I can’t remember if I’d read “Mad Shadows” in university because I only got deja vu once while reading this book but it was enough to spark memorial inquiry into whether this was a text I was supposed to read, but didn’t. I studied English Lit and Film Theory, I worked part to full time hours at a hotel, and for better or worse, I was a socialite. I couldn’t read every text, could I?
I am confident this Marie-Claire Blais masterpiece was on my syllabi, though, because all of a sudden I knew what was going to happen and as much as I call myself a witch, I can’t see into the future. Like “The Awakening” by Kate Chopin, Marie-Claire might be an author I never thought I’d fall in love with in my thirties. (I can say that despite only being 36 days in, right?)
I’m not going to tell you the history of this womxn because it’s not my history to tell (and I don’t know it) but I will say that she’s Canadian. And she fucking rules.
I don’t normally curse here (an indication of how epic this little book is).
Marie-Claire is a queen of CanLit. I’m so glad Nick Mount recommended this 122 page heavy-hitter at his Henderson Brewery/Anansi book chat. Nick recently penned “Arrival,” the long awaited story of CanLit (a book like this did not exist before now, so thank you Nick) and, when asked, he touted that Marie-Claire is, perhaps, one of the most underrated Canadian authors to ever live. I trust him. He read a lot of books, and seems to have a level head on his shoulders. In accordance, I whipped out my iPhone and reserved a copy on the spot.
This book is brilliant. I highly recommend reading it, for the next few paragraphs might (definitely without a doubt) divulge some spoilers.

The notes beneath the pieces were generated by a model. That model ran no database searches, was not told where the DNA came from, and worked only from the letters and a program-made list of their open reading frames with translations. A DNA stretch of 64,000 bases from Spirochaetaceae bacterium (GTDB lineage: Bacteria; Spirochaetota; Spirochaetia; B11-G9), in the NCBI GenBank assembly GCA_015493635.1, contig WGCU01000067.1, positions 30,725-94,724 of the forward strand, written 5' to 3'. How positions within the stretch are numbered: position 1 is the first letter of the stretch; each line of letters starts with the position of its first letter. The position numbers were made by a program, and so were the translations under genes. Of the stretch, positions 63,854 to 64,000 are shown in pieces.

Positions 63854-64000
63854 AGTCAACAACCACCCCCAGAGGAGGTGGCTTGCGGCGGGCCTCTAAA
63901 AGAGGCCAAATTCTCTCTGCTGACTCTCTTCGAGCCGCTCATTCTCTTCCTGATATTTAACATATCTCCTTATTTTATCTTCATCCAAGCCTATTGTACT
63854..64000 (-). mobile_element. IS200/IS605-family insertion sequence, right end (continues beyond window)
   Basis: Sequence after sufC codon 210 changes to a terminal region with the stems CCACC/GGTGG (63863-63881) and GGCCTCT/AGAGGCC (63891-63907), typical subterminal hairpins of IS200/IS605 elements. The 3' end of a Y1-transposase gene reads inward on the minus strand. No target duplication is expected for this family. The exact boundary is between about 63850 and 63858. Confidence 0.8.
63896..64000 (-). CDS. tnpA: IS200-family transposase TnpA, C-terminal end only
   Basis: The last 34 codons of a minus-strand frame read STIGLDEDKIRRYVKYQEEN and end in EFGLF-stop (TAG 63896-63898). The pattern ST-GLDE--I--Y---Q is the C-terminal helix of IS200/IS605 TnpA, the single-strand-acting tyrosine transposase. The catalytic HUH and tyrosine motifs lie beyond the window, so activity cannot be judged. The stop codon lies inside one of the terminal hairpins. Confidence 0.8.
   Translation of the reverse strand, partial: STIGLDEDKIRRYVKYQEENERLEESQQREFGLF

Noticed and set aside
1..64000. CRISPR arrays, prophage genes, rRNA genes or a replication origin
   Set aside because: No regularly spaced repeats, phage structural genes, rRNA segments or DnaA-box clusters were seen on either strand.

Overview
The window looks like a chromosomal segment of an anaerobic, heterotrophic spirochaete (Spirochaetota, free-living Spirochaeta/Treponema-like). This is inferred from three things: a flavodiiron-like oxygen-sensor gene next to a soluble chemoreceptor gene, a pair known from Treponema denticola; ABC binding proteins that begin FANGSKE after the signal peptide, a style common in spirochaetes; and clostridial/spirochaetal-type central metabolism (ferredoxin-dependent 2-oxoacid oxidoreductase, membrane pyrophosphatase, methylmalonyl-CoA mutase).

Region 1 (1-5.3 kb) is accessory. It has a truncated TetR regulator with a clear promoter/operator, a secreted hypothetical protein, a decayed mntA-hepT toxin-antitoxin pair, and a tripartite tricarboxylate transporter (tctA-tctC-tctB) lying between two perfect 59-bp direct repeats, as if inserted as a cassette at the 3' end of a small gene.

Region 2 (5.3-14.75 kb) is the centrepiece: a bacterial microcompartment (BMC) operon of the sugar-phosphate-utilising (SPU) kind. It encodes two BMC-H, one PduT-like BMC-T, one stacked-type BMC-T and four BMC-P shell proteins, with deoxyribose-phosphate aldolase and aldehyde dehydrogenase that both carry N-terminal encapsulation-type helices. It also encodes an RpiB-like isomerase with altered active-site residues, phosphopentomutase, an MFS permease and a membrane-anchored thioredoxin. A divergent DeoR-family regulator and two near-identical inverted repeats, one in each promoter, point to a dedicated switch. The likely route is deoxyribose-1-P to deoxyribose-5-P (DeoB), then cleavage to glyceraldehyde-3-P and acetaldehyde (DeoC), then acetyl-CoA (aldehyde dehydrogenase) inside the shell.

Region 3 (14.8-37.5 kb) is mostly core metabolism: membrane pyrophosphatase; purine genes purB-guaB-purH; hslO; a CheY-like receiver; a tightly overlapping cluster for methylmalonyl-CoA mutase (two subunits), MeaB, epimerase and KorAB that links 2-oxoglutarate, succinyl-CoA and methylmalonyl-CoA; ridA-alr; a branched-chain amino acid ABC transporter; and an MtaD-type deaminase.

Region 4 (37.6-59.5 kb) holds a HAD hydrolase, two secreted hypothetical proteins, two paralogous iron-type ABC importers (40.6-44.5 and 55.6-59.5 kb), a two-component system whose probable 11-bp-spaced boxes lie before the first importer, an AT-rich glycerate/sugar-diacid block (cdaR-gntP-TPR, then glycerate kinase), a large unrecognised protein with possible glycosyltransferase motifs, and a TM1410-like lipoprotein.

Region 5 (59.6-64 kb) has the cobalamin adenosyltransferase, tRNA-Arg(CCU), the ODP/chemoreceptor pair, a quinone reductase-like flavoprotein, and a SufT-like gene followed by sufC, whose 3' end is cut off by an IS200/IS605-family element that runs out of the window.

Commencing book love… Now:
This book is about binaries. It’s like sending the mind on a volatile teeter totter ride, where two sides of our own self are pushing against the ground trying to make the other fall off… and die. “Mad Shadows” is about the projection of ourselves onto something wild; staring straight into our own eyes and wondering how we can manipulate what we see, how we can gorge upon it, use it, add to it and benefit from it. It’s about how doing so might change us into something grotesque.
Don’t we do this every day on the internet? Reshape and project ourselves in profiles and photos and webpages?
This book is about how we are able to reshape our shadows into grandiose monsters and seek satisfaction in this ability. Isn’t this Facebook and Instagram and Twitter?
It’s about thriving by feeding on the affection of other people. It’s about mistaking this affection for love. Mistaking likes for love.
To provide some guidance, “Mad Shadows” is a fairly short book about well-to-do, alluring Louise, and her two children: Isabelle-Marie the undesirable elder, and Patrice, her glowing starlight diamond Prince. I’m not exaggerating. Louise is obsessed with Patrice. It’s rather unsettling, and it makes his sister sick with envy. Isabelle-Marie: the goth ghost girl whose resentment of the world makes her bitter and strong. She is thick and full of frustration. I used to be her; she, the extreme of whom I once imagined myself to be. I fell into her like a previous life.
Isabelle-Marie’s ugliness personifies the unspeakable parts of ourselves. She represents a collision of the knowable and unknowable world – as defined by civilization. “Mad Shadows” is about everything we hid in the rubble of the wreckage.
It’s admirable how Marie-Claire can pen such empathizable evil. While the entire family is unpleasant, Isabelle-Marie is the only one with a brain that feels activated. The brilliance of Marie-Claire is that she gives each character intellect and, page after page, describes how little they use it. But Isabelle-Marie is a bully, so why I am on her side? Because she is self-aware in a world where everyone else is asleep at the wheel.
“In spite of herself, Isabelle-Marie loved her daughter. She would rock the baby against her thin breast, feeling an intimate pleasure, the only pleasure she could call her own. But when she thought about what this child would become later on, an ugly duckling whom everyone would avoid, she was almost tempted to kill her.”